The Liberal National Government will funding 10 highly promising research projects that aim to tackle medical conditions such as epilepsy, dementia, antibiotic resistance, cerebral palsy and stroke.

The projects, funded under Stage One of the bold Medical Research Future Fund (MRFF) Frontiers initiative, will receive funding of up to $1 million each over one year to develop detailed planning for their cutting-edge research projects.

Each of the selected 10, like Transform Emergency Stroke Care project, will be able to apply for Frontiers Stage Two with the opportunity to secure up to $50 million or more to realise their ground-breaking research plan.

The projects include:

  • $999,956 for a world first research project to harness next generation brain imaging technology for diagnosis and treatment of epilepsy. Epilepsy is the most common serious neurological disorder of children, and one of the major neurological conditions affecting the Australian population. More than 200,000 Australians currently live with epilepsy. For people with epilepsy, finding the right medication is a matter of ‘try it and see. For one third of patients, no medication is successful and often surgery is also problematic. New advanced brain imaging methods can help. The Precision Medicine for Epilepsy project will use advanced neuroimaging with artificial-intelligence prediction to transform management of epilepsy, reducing clinical uncertainty and leading to earlier decisions and better selection of effective treatments. Professor Jackson and the Florey will collaborate with Australian and international leaders in epilepsy, neuropsychological testing and genetic testing in working groups to dramatically improve epilepsy care and patient experiences.
  • $924,100 for research to develop a new interface between the brain and a machine, to help people regain eyesight, movement or other nerve functions. The Cortical Frontiers: Commercialising Brain Machine Interfaces project is headed by Professor Arthur Lowery, Professor of Electrical and Computer Systems Engineering at Monash University. The device was originally developed to restore vision, but can be repurposed to provide stimulation of many neural functions. The Cortical Frontiers project will work with doctors and patients to identify the two most promising applications of the technology for development.
  • $998,731 for research towards a national database of antibiotic resistance, to allow resistant strains to be traced, isolated and treated.. Antimicrobial resistance (AMR) represents the greatest health challenge facing humanity. Without a solution, it is forecast to cause 50 million deaths a year worldwide by 2050. The Trace, Track and Tackle project will use sensor technologies, data, knowledge, and artificial intelligence to develop a nationwide system, called OUTBREAK, help in the fight against antibiotic resistant bacteria. OUTBREAK will allow researchers to study how resistant bacteria spread and how to treat them. Its goal is to protect Australians from AMR infections, and reduce hospital admissions and health care costs. The project is headed by Professor Steven Djordjevic of the Proteomics Core Facility at the University of Technology Sydney.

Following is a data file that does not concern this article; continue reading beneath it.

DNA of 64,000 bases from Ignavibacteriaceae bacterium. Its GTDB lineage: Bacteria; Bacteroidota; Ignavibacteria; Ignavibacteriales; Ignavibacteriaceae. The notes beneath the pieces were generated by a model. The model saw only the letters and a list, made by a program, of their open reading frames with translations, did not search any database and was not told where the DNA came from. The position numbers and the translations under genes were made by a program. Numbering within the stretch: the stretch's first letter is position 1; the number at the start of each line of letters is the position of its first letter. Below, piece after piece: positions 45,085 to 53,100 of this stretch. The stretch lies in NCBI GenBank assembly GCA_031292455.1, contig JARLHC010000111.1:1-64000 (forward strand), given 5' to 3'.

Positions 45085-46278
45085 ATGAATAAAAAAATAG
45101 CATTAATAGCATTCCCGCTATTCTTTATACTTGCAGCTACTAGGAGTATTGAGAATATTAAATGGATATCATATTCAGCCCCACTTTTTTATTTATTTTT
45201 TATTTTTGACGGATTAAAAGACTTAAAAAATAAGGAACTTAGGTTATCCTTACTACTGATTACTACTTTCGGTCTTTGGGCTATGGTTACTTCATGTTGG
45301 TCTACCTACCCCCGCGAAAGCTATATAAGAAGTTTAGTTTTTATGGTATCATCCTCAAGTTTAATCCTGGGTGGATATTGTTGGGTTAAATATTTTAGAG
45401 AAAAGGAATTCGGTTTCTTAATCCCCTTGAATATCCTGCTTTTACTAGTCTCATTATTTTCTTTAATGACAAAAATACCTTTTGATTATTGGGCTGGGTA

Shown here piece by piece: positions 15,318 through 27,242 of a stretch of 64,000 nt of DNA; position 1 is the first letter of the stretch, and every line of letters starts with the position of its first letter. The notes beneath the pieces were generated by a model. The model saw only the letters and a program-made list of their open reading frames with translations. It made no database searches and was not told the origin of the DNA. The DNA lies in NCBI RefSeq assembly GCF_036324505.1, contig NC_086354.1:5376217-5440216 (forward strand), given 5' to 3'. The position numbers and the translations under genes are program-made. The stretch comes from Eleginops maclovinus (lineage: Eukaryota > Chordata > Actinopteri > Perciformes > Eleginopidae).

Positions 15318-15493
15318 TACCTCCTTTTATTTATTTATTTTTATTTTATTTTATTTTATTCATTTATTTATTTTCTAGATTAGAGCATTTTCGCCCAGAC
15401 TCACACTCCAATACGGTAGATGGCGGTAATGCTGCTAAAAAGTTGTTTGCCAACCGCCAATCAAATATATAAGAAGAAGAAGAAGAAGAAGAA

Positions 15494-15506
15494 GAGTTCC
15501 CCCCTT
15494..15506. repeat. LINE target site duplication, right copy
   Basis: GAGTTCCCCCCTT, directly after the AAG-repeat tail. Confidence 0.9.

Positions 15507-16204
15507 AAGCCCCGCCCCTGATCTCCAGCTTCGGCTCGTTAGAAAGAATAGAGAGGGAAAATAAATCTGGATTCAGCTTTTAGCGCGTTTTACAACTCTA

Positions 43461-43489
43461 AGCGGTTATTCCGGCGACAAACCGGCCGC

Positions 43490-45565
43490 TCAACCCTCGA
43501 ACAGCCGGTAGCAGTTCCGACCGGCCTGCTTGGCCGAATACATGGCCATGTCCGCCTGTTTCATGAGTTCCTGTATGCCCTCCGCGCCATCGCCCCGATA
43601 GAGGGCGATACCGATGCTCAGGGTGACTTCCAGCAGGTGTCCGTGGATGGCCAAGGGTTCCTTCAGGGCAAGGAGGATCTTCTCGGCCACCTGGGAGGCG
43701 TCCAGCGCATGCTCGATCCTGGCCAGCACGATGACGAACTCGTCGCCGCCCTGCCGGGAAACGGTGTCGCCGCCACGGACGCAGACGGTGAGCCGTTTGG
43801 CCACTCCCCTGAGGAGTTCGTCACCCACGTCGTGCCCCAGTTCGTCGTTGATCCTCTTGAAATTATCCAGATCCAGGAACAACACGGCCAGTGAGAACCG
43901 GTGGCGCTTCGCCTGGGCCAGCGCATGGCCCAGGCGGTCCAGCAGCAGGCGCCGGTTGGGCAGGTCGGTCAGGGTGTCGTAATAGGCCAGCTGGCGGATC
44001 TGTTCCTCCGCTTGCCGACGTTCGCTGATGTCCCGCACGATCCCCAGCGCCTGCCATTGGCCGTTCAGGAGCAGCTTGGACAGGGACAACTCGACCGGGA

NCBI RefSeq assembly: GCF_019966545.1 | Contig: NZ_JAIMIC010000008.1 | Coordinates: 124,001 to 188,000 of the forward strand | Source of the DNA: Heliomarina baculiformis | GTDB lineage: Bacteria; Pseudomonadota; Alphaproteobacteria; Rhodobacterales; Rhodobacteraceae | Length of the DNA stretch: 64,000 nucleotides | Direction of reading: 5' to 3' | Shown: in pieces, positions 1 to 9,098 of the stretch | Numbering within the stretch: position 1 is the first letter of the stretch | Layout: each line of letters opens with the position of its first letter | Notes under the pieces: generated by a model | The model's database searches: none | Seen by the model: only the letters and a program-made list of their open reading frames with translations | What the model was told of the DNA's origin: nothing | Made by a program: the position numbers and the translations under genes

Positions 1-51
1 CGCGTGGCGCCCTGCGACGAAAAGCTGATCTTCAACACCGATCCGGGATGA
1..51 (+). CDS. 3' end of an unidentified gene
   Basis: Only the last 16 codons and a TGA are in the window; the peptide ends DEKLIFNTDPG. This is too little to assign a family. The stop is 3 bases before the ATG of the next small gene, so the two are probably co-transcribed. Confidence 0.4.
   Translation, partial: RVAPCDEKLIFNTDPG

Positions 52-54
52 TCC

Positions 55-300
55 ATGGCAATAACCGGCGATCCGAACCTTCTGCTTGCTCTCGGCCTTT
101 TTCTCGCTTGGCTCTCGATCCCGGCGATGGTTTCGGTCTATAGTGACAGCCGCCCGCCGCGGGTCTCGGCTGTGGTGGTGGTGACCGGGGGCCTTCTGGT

• $964,700 for research into large scale use of an Australian method for controlling the spread of Zika virus, dengue fever and other mosquito-borne diseases. The Innovative Public Health Program Against Mosquito-Borne Diseases is headed by Professor Scott O'Neill, of the Institute of Vector-Borne Disease at Monash University. Professor O’Neill and his team pioneered the use of a naturally occurring bacterium called Wolbachia to reduce the ability of mosquitoes to transmit certain viruses. The method has been successfully tested in small field trials and a larger field site in Townsville in Queensland
  • $895,346 for multidisciplinary research to develop new technologies to improve women’s sexual and reproductive health. The EVE-M — Enhancing the Vaginal Environment and Microbiome—Initiative is headed by Professor Gilda Tachedjian of the Burnet Institute. The EVE-M initiative will develop and commercialise a series of pioneering technologies to improve women’s sexual and reproductive health. It will use innovative materials to harness beneficial genital microbiota to potentially deliver other drugs, including contraceptives. The ultimate goal is to reduce the health burden and cost of bacterial vaginosis and sexually transmitted infections in Australia and around the world. As well as the Burnet Institute, the EVE-M Initiative includes Swinburne University of Technology, Melbourne Sexual Health Centre, Deakin University’s Waurn Ponds Campus, and Family Planning NSW.
  • $960,000 for intensive research into new 4D diagnostic technology to allow accurate assessment of lung function in people of all ages, including the very young and old. The Australian Lung Health Initiative aims to deliver an original technology that is rapid, easy to use and safe, with less than 10 per cent of the radiation used by x-rays. Patients would not have to remain still or follow instructions, making it suitable for infants, children, older people and the very sick who are difficult to assess with current technology.The five-year project will build on Australian company 4Dx Limited's patented XV Technology™, a four-dimensional lung function imaging analysis, and new lose-dose imaging science. Professor Andreas Fouras is founder, chairman, and chief executive of 4Dx.The Australian Lung Health Initiative was formed to bring together world-leading Australian scientists, engineers, manufacturers and medical researchers to revolutionise lung screening and treatment.